Wednesday, January 30, 2008

Toycutter updates



Over at my action figure and miniature customizing blog, recent posts include King Leonidas, Darth Maul, and Flying Monkey Munnys, tips on choosing the right glue and sculpting hands, and an Alex Ross-style Wolverine action figure.

Cheeseburger in a can



Buy.

Rice vs. Clinton book cover



Found here.

Sunday, January 27, 2008

Interesting: BP plays a major part in the new version of SimCity

BP and EA have partnered to create SimCity Societies, the city-building game that deals with the causes and consequences of global warming. The game presents options for city power generation through various high- or low-carbon means, making available solar power, wind power, hydrogen power, natural gas and biofuels — the same alternative, cleaner forms of energy BP is working with leading researchers, scientists and engineers to provide.

Official site.

Mecha Naga Buddha T-Shirt Design





Vote for it here.

Friday, January 25, 2008

Wednesday, January 23, 2008

Toy: Baby-Eating Crocodile by Amanda Visell



Part of the new StrangeCo Vivisect Playset.

The secret history of Silicon Valley

In WW2, 3/4 of aluminum foil "disappeared." The populace didn't know that the US had figured out how to use aluminum to foil German radar.

Tuesday, January 22, 2008

Don Solomono, the Jewish Indian Chief

From the earliest contact between North American Indians and white European settlers, the Europeans held the upper hand. Almost unremittingly, the Europeans imposed their idea of private ownership of land on the Native Americans, obtaining it from them by purchase, stealth and war. Virtually every Indian tribe in North America found its contacts with white settlers painful, if not fatal, and few Indians trusted or respected, much less loved, the white men and women they knew.

One exception to this generalization was Solomon Bibo, a white trader who won the trust and affection of the Acoma Pueblo Indians of New Mexico. In 1888, "Don Solomono," as he was known to the Acomas, became governor of the Acoma Pueblo, the equivalent of chief of the tribe. Remarkably, the Acomas asked the United States to recognize Bibo as their leader. Even more remarkable is that Bibo was a Jew.

Keep reading.

Monday, January 21, 2008

Friday, January 18, 2008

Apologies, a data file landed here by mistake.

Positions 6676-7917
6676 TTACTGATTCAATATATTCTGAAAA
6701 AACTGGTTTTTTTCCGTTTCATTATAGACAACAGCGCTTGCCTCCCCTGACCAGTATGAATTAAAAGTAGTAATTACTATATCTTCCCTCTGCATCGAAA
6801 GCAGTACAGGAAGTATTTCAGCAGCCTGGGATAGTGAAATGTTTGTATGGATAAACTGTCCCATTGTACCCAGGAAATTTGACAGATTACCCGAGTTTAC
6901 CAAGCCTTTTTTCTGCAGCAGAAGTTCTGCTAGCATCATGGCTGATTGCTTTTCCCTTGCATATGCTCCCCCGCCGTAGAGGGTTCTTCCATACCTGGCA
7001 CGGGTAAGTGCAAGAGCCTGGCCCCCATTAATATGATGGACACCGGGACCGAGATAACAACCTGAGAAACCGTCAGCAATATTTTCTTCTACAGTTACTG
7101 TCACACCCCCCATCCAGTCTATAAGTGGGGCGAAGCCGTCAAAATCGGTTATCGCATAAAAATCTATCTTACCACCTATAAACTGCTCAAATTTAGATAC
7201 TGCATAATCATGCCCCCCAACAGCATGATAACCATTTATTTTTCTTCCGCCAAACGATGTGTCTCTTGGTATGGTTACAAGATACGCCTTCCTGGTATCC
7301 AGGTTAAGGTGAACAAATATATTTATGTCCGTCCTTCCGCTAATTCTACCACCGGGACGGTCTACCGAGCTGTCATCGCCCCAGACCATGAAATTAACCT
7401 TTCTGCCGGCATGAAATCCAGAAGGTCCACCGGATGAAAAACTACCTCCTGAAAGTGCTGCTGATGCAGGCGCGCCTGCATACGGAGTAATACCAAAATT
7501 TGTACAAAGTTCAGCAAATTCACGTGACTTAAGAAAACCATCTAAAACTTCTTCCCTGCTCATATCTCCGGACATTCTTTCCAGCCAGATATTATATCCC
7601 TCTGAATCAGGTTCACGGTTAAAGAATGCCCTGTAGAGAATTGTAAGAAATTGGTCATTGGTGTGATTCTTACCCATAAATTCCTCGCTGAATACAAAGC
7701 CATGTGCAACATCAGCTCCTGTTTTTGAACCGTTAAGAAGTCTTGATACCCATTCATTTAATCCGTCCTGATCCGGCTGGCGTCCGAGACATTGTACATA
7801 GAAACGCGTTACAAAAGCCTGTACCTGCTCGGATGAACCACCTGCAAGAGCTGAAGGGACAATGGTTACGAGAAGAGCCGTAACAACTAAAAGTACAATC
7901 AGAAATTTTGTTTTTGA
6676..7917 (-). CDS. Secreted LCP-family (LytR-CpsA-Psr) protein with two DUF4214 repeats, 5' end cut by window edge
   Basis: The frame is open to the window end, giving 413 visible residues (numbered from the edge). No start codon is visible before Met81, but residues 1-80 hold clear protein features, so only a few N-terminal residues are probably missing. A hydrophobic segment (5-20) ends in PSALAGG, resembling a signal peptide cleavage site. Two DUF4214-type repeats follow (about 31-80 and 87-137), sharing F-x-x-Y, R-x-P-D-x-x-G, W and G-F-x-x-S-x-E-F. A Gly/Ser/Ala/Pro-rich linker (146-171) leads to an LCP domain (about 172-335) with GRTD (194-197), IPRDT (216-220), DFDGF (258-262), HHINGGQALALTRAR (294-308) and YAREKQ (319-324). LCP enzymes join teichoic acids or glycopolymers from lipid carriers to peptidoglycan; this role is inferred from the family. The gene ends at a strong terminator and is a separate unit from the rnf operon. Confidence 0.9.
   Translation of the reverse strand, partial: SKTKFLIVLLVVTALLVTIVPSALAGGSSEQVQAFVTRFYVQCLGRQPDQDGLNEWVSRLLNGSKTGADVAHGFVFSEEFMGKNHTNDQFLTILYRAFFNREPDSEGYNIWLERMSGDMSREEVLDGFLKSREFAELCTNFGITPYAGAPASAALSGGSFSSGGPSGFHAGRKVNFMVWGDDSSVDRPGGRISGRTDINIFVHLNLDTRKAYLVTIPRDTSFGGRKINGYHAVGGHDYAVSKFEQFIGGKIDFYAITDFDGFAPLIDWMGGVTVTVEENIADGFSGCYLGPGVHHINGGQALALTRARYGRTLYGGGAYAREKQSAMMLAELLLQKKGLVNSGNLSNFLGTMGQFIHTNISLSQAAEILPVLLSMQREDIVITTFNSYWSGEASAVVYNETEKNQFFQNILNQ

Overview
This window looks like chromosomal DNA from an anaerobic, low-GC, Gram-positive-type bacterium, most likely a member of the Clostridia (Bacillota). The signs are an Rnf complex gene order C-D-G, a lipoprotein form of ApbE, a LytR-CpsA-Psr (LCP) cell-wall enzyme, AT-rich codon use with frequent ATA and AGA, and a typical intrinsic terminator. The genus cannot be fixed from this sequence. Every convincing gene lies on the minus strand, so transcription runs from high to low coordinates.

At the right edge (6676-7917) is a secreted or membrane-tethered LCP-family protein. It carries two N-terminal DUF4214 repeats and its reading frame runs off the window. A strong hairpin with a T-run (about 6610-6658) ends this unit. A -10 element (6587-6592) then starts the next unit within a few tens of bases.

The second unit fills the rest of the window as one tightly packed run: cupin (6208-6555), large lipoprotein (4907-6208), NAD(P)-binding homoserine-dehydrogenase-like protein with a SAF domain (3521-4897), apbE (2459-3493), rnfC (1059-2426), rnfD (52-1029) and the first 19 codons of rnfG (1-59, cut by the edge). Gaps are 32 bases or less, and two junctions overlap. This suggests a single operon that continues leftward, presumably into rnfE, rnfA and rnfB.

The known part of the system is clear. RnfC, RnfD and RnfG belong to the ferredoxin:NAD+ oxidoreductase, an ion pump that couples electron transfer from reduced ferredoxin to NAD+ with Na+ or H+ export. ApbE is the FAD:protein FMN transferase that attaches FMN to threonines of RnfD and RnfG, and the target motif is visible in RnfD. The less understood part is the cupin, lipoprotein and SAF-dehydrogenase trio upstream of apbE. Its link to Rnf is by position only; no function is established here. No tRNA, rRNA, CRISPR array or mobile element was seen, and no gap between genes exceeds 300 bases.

Funny screenshot from Jumper



I love this screenshot from the upcoming movie Jumper, showing the main character teleporting an enemy into a shark's path. Found here.

Wednesday, January 16, 2008

Tuesday, January 15, 2008

"Mommy, why is there a server in the house?"





Apparently a Microsoft giveaway at CES. See more images from the booklet here.

Friday, January 11, 2008

Kayaking with huge shark



Allegedly not photoshopped. Buy a poster.

Smoking mittens with built in cigarette shaped hole




There's no longer any reason for your hands to get chilly when you sneak out for a smoke. Buy.

Thursday, January 10, 2008

Monday, January 7, 2008

Saturday, January 5, 2008

100 things we learned this year, courtesy of the BBC

For example, Anthony and Cleopatra were ugly. Full list here.

Wednesday, January 2, 2008

How Archie Leach became "Cary Grant"

An insipid, undefined pretty boy on screen, he appeared in twenty pictures in four years, nearly a quarter of the films he'd ever make, and failed to distinguish himself—though he woodenly received Mae West's most famous, and most misquoted, line: "Why don't you come up some time and see me?" Indeed, his pervasive, obvious discomfort in these creaky movies is the only evidence of his innate intelligence and taste as an actor. But in 1936, something clicked when he played a supporting role in Sylvia Scarlett. Though it was a mess of a picture, he shone as a Cockney swindler, a character close to his roots, rather than the stilted Valentino he usually played. The film's director, George Cukor, recalled that the nearly thirty-two-year-old Grant "flowered; he felt the ground under his feet.
Read on.

Awesome U.S. Military Patches Part 5

I thought it'd be fun to post some military patches, and ended up finding a treasure trove of good ones. I'll be posting more soon.












Awesome U.S Military Patches Part 1

Awesome U.S Military Patches Part 2

Awesome U.S. Military Patches Part 3

Awesome U.S. Military Patches Part 4


These patches (and many, many more) are all on sale at McGrogan's.



Finally, this book about military patches sounds great:

Shown here for the first time, these seventy-five patches reveal a secret world of military imagery and jargon, where classified projects are known by peculiar names ("Goat Suckers," "None of Your Fucking Business," "Tastes Like Chicken") and illustrated with occult symbols and ridiculous cartoons. Although the actual projects represented here (such as the notorious Area 51) are classified, these patches-which are worn by military units working on classified missions-are precisely photographed, strangely hinting at a world about which little is known.

By submitting hundreds of Freedom of Information requests, the author has also assembled an extensive and readable guide to the patches included here, making this volume the best available survey of the military's black world-a $27 billion industry that has quietly grown by almost 50 percent since 9/11.

I Could Tell You but Then You Would Have to Be Destroyed by Me: Emblems from the Pentagons Black World

Tuesday, January 1, 2008

Freeform Sofa and Ottoman



Link.

Awesome U.S. Military Patches Part 4

I thought it'd be fun to post some military patches, and ended up finding a treasure trove of good ones. I'll be posting more soon.












Awesome U.S Military Patches Part 1

Awesome U.S Military Patches Part 2

Awesome U.S. Military Patches Part 3


These patches (and many, many more) are all on sale at McGrogan's.